Background Approximately 16% of all sports injuries in the Netherlands are the result of playing outdoor soccer.
Objective The aim of this intervention study is to investigate the cost-effectiveness of an injury prevention program (‘The11’ from FIFA) in male amateur soccer players. The hypothesis is that the ‘The11’ exercises have a beneficial effect on injury incidence, injury severity, medical costs and/or absenteeism.
Design The study is a two-armed cluster randomised controlled trial. Randomisation has taken place on a cluster level: the regional competitions.
Setting First class amateur teams, in two separated districts in the Netherlands, participate in this study. All participating teams have practice sessions 2–3 times a week.
Participants Male players aged 18–40 years were eligible for inclusion in the study. 22 teams participated in this study, resulting in 460 players performing an intake at the start of the intervention season (intervention group 214 players, control group 246 players).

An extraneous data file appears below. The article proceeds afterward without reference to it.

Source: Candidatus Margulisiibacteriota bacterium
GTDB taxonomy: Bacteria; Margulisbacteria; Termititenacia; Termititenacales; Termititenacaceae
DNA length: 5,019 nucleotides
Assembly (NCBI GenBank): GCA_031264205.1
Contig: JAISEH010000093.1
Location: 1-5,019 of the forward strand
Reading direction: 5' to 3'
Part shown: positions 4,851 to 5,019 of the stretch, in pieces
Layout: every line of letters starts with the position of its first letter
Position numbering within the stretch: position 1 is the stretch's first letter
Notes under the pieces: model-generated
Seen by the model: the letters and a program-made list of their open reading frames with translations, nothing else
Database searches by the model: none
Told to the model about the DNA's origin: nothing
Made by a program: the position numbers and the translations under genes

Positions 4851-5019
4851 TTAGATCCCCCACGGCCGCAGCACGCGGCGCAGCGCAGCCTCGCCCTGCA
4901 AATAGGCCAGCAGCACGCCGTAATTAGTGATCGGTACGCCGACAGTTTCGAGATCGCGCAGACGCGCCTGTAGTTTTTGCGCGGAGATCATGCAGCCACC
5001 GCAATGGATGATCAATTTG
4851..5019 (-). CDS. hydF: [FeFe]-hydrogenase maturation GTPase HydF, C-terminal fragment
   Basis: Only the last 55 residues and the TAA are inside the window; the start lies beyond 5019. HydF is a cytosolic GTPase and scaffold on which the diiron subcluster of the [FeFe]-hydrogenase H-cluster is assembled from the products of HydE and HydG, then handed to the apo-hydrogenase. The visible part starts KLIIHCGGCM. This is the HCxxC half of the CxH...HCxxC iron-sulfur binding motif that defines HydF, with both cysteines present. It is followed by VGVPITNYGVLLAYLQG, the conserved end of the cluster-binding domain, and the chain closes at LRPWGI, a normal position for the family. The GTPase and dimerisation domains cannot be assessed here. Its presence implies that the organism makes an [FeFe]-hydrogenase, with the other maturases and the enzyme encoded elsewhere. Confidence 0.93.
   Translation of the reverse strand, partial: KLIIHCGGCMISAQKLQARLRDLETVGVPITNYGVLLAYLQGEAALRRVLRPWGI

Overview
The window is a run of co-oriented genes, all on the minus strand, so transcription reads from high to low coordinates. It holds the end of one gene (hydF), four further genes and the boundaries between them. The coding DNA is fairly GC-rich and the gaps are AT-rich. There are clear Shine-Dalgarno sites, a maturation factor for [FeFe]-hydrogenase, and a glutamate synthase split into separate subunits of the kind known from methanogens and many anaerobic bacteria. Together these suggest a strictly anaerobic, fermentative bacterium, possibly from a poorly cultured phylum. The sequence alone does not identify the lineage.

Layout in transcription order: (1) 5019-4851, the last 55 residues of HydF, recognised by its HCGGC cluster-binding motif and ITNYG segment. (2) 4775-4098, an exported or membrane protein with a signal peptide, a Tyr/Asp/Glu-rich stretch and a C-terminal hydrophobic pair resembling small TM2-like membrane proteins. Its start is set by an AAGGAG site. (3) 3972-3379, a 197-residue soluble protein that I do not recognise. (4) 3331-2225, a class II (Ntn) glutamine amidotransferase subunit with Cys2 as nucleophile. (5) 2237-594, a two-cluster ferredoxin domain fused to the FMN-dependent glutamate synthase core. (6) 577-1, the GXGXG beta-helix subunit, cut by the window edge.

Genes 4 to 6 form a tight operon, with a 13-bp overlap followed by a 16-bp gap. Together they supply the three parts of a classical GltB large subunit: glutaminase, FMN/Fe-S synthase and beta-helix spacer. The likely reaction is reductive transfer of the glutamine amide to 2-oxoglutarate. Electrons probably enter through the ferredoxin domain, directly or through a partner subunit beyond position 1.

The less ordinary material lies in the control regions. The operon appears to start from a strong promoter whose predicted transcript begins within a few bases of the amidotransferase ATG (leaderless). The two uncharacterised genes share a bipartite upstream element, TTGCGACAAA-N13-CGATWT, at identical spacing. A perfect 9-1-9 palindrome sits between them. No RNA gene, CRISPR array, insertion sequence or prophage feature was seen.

Intervention The teams in the intervention group were instructed to perform ‘The11’, during each practice session throughout the 2009–2010 season (September–June). All teams of the control group were asked to continue their practice sessions as usual.
Main outcome measurements The primary outcomes of the study include injury incidence, healthcare use and absenteeism. These outcomes were registered online during the competitive season 2009–2010.
Results Preliminary results show that the proportion of injured players was almost equal for both groups (58.9% vs 57.7%). The injury risk for both research groups was the same (0.92). The sports absenteeism was on average 1 day longer in the intervention group (30.3 vs 29.3 days).
Conclusions First impression is that there are no significant differences between the two research groups. However, more extensive results of this study, particularly focused on possible confounders and cost-effectiveness, are expected in January 2011 and can be presented in Monaco.
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